I scrambled back on deck.
"Jon..." I said. In my "controlled" voice...
"We have an issue. Water on the boards . I don't know where its coming from".
I thought I sounded pretty chill, given the circumstances.
Jon came down stairs,  calm as the Dalai Lama and looked me in the eye before looking at anything else.

"Tell me exactly what you know" he said, like the soon-to-be hero in an adventure movie.

I tried to organize my highly unorganized brain patterns...
They tend to go backwards or upside down and then backwards, even at the best of times.

"...the smoke was from the oven. Kai turned off the propane. That stopped the smoke. I came down and the exhaust was on, I turned it off. I saw the water pressure was on, I turned it off. I went to look at the forward through hull 'cause that's where the water seems the worst.. It was fine... and that's... when i got you."

"Did you turn it off?"
"the water pressure?"

said Jon, immediately making sense of what did not make any sense at all to me.

He went forward to the kids' head.
"Turn the water pressure on", he seemed to say from his backside as it was all I could see sticking out of their tiny bathroom.

I turned the water on.

Fresh water streamed from their tap

Someone had left a tap open and when the water pressure was accidentally turned on (instead of the exhaust off) fresh water flowed freely (and unobserved by little girls playing dolls) into the kids bathroom. And over-flowed their sink ( which was filled to the brim already with Hunter's pilfered bottles and debris, otherwise known as "potions)" and at the same time, their bilge pump had clogged (with recently shorn Barbie hair).


Three little kids, "cooped up kids" on a boat, in the rain, and the end result was, that in fifteen minutes,  we lost what took Jon two days of constant humping to load into our fresh water tanks.

We were nearly empty again.

After a five minute freakout, I did what all parent-sailor-Boddhisatvas do...

Remember the laws of impermanence:
practice non-attachment:
cultivate Buddha nature:
(pour a rum!)

Be grateful that no one is hurt and the boat is fine.
Repeat the mantra, "This is cruising.."
and start mopping up.

The rest of the day was an uneventful, if soggy, Fourth of July.
Another boat in the anchorage invited some of the US boats over for drinks and we all plowed through the wind and waves to their boat for a cocktail and a toast to the good ol' USA.

I was happy to celebrate (one of my) homelands and took a minute to be genuinely grateful for all that we have there.

Out here on the edge of sanity, you do realize the things you take for granted and sometimes maybe do not appreciate enough...
Like water...
or a country that you spend a lot of time being frustrated by, but deep down really do value what they set out to be, if they could only just please address the big issues and stop arguing about the easy stuff, like gay marriage...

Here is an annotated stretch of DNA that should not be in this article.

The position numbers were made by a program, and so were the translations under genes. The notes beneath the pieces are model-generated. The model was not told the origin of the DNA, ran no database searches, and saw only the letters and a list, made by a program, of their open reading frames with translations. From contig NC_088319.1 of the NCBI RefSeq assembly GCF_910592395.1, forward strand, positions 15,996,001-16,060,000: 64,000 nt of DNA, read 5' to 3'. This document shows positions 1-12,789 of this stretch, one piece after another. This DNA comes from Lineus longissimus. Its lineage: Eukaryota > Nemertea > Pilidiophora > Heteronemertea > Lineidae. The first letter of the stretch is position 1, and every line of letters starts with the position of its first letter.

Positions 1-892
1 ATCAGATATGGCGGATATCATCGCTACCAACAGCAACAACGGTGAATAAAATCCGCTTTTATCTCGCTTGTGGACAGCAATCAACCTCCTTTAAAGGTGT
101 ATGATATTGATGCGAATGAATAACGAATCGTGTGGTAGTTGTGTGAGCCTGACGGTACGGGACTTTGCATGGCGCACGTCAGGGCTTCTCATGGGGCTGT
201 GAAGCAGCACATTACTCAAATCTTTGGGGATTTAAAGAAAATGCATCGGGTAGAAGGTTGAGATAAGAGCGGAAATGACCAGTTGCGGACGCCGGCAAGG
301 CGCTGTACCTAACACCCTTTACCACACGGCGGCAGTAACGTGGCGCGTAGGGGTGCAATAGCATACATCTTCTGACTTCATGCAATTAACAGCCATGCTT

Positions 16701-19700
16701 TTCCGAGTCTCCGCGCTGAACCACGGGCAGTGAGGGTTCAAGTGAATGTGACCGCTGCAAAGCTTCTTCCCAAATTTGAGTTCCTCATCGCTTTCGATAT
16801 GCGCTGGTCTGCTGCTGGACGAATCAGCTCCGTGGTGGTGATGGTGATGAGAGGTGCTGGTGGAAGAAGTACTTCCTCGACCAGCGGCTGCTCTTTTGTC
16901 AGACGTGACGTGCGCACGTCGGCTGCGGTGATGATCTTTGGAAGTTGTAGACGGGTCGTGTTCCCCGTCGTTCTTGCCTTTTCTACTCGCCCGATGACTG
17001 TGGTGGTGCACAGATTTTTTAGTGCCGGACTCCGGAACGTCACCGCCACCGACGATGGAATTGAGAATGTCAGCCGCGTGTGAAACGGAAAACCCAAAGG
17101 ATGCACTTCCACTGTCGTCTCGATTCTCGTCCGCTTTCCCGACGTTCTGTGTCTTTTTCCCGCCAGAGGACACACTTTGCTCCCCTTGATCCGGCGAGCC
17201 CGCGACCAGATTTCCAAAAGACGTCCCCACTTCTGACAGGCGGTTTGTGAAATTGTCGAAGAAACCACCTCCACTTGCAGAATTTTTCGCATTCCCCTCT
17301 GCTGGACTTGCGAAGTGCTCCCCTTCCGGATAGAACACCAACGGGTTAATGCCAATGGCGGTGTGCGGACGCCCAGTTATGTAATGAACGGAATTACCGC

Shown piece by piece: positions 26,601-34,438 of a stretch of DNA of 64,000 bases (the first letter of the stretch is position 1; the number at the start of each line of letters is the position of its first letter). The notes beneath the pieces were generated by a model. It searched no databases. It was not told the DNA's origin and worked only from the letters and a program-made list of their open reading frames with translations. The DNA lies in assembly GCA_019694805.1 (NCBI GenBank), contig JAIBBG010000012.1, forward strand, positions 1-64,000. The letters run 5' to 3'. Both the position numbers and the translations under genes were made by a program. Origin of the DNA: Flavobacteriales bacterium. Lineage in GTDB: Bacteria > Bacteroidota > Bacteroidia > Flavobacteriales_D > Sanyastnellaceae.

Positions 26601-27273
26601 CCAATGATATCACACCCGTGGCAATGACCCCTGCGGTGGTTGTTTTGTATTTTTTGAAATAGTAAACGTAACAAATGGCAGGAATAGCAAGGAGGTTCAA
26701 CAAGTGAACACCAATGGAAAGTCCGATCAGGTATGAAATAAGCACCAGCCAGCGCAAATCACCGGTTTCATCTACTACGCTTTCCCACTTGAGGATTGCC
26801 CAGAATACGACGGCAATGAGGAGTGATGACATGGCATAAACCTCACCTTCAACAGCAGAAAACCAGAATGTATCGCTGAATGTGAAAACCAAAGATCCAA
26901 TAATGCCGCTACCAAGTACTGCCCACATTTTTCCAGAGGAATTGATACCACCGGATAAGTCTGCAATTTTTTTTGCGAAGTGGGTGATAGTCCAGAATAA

At the risk of digressing, I will share a little "quick fix" I developed for supporting or denouncing large and complex agendas in a snap... (maybe I should pass it along to Congress and help those folks move things along more smoothly)

SUPPORT things that sound nice.
Do NOT support things that sound stupid or mean.

For example...
See, these words are ugly together; they invoke fear and terror (and a god-complex) and I cannot get a good feeling anywhere I look in that duad.

Where as... "Assisted Death" sounds like a helpful thing, I imagine a friendly hand to hold, on an otherwise dark and tremulous path. (Angel complex, maybe, but still it seems much more benign).

Now, GAY MARRIAGE... sounds like Carnival!
I want to be invited to THAT party!
These two words take major guts to say (even more in combo), so if two people have the courage to stand up and say these words aloud, to each other, and the rest of the world to boot...
Well, toss me the bouquet, sister!
I'm in!
As a card carrying member of the tribe of true-love and lifetime commitment, I just can't see why anyone needs to argue about such an obvious addition to human rights and happiness.


Now, stay tuned, for the NEXT BLOG, which will be very very exciting!
JON, promises to recount his latest daily "wow that was lucky" adventure of getting closely inspected by a roving pack of giant SHARKS, who decided to check him out, while he was spearfishing ALONE OUTSIDE THE PASS, IN THE CURRENT SQUALL WE ARE EXPERIENCING!!!!!!!

Ah's certainly never dull.

(And I'm gonna go have that rum now.)

...and some more video entertainment for you...


  1. Sorry for not saying hello in a while but still here reading, loving your writing Suki and enjoying sharing in the journey!

  2. wow....never a dull moment!! still....WISH i was there!!! and let me know the trick with the organizing of the highly unorganized brain patterns!!!

    and now for the BIG NEWS of the day....YEAR.... 'Ol Shakespeare's words are singing true: "Here come the lovers, full of joy and mirth. Joy and fresh days of love accompany your hearts!"

    DOMA and Prop 8 Are Dead baby!!! Same Sex Marriage is LEGAL now in 13 states!!


    miss yall madly and deeply and love ya wildly!!